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One of only two Roman comedies to stage no female character, Plautus’ Trinummus has been dismissed as dull by scholars from Wilamowitz to Segal to Sharrock. I ar­gue that it is an overlooked source on women’s lives: in its contin­uous fuss about providing a dowry for an off-stage daughter, Trinummus offers tantalizing perspectives on women’s marriages that have been over­looked in its scanty scholarship.

The plot: as his son Lesbonicus has run through much of the family’s estate (rem confregit, 108), the senex Charmides fears po­verty for him­self and dire prospects for his daughter, who will soon be ready for marriage. He sets off to repair the family finances, entrusting her and 3,000 gold coins to his friend Callicles, with instructions to arrange a worthy match for her (dignam condi­cionem, 159) if his quest fails.

Although she remains unseen, this girl is the play’s greatest concern. Plautus surrounds her with an improbable crew of four senes—snoopy fairy god­fa­thers—and two adulescentes, working to help her. They consider her dowry a matter of broad social interest, as the sign of her family’s commit­ment to her. Its importance is marked when Callicles exclaims flagitium quidem hercle fiet, nisi dos dabitur virgini! (611). To rescue her from a bad future, Lysiteles (the neighboring adulescens) offers to marry her without a dowry. Ashamed of himself, Lesbonicus rejects the offer and promises the family farm as her dowry (507-10)—he cannot let his own irresponsibility (meam neglegen­tiam, 585) damage his sister. Even facing destitution (688-92), he won’t let her become little more than a slave to her husband (690-93; cf. Aulularia). Char­mides returns just in time, with a dowry (1159-60), to settle everything.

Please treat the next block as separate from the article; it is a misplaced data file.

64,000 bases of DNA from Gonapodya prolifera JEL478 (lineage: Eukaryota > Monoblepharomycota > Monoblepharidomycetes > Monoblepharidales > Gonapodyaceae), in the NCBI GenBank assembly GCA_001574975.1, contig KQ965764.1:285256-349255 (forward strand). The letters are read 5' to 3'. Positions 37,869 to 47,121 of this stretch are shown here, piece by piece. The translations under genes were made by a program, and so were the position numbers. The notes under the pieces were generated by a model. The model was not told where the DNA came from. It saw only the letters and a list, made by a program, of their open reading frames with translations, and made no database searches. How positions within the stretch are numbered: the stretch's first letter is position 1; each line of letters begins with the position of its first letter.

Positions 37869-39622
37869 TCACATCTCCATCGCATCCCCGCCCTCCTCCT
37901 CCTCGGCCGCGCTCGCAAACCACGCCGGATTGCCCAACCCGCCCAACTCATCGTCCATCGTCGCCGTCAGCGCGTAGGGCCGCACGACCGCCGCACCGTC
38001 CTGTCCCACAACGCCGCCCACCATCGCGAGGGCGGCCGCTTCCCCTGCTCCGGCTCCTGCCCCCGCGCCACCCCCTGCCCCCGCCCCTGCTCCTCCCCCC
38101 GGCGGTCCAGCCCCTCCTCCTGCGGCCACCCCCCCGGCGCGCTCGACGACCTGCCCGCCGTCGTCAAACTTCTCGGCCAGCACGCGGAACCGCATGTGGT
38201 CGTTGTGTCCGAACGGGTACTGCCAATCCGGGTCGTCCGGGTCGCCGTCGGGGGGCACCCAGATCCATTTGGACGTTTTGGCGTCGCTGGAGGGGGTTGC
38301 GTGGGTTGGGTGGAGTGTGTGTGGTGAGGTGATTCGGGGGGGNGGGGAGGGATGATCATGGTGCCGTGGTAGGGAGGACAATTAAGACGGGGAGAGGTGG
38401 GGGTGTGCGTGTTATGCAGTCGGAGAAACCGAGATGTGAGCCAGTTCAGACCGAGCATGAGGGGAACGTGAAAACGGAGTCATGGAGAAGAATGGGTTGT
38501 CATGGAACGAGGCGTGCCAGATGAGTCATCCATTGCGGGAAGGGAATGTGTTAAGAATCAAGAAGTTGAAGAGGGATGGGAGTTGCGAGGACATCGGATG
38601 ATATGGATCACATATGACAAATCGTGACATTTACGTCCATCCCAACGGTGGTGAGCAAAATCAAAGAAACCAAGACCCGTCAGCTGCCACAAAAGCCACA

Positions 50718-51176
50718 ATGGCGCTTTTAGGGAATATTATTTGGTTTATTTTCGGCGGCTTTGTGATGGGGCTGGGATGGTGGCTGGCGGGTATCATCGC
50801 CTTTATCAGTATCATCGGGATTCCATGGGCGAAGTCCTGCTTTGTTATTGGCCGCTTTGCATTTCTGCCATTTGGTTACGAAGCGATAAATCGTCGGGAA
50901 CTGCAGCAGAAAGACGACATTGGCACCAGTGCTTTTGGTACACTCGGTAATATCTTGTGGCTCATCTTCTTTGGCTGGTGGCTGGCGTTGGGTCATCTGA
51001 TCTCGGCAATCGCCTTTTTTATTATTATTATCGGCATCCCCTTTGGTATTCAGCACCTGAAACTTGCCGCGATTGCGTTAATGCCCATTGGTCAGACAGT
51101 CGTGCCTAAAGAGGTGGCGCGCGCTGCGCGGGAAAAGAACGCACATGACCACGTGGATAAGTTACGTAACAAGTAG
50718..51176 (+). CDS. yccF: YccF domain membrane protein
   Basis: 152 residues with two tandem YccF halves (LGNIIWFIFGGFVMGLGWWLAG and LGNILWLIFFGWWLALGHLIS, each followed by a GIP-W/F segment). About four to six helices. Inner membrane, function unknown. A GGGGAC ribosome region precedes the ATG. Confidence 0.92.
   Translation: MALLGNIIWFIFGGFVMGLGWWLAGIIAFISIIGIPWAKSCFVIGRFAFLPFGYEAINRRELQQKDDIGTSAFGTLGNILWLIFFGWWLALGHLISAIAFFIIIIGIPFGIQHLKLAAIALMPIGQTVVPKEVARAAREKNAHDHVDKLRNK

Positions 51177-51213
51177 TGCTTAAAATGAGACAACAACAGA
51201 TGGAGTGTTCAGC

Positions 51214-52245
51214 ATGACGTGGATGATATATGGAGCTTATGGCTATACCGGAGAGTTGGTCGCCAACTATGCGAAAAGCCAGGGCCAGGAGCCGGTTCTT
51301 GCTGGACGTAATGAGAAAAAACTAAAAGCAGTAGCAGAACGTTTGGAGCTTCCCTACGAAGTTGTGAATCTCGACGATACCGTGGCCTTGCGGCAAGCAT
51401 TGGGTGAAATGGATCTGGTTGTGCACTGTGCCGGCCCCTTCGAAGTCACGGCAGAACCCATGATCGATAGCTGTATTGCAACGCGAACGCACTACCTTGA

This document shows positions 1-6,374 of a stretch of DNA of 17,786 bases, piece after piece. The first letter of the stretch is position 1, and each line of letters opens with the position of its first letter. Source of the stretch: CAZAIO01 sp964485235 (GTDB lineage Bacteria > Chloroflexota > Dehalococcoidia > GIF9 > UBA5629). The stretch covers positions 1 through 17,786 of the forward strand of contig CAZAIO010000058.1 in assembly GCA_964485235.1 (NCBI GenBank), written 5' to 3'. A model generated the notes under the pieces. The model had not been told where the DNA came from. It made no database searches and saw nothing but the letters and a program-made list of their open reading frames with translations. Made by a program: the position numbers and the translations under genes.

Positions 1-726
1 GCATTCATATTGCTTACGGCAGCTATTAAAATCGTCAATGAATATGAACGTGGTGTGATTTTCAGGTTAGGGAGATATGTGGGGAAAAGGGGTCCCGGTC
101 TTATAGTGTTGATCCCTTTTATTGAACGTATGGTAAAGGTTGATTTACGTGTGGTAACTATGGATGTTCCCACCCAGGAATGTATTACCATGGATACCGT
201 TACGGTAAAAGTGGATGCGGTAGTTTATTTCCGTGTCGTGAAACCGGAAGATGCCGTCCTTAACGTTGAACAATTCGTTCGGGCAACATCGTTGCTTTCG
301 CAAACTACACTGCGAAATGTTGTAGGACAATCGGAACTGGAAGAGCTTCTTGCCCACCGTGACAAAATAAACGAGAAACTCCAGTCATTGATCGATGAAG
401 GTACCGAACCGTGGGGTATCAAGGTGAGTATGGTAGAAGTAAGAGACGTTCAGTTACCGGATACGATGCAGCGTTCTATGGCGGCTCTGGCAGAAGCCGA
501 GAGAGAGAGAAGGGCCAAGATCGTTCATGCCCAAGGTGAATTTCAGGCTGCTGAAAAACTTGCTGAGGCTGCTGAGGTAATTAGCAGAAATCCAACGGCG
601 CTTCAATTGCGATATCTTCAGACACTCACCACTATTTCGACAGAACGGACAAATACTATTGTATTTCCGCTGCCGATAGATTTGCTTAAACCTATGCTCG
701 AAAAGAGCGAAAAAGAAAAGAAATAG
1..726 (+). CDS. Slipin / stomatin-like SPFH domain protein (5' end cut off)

This plot is driven by a comic con­spi­racy of men, some guided only by interest in what is so­cially right, to put this girl into a good marriage. They want her well-treated, respected by husband, new family, neigh­bors. The poisonous ef­fects of gossip are a theme: her protectors know that an undowered wo­man faces an unhappy, in­se­cure life.

Roman comedy shows much concern about citizen daughters, chiefly in women fearing the risks of rape, pregnancy, and ruin to such girls (Hecyra, Epidicus, Cistellaria; James). Trinummus testifies to broad anxiety about daughters among men, even outside the family. Awareness that a citi­zen girl can slide into concubinage (concubinatum, 690), if her male kin neglect her, haunts this play, and the conspiracy to prevent that fate shows men­ recog­niz­ing that mar­riage affects a woman’s happiness and well-being (Phormio), as well as her general respectability. It is natural that fathers seek stable, fulfilling marriages, with respectful hus­bands, for their daughters (Andria, Hecyra). But in Trinummus, non-kin men act to secure a girl’s safety and happiness, even as they com­plain about their own wives (42-64). Their striking concern for such emo­tional issues suggests that the more tender, less utili­tarian attitude toward girls in the elite Republican family, identified by Hallett, is widespread across Roman society, extending beyond family bonds even to relative strangers.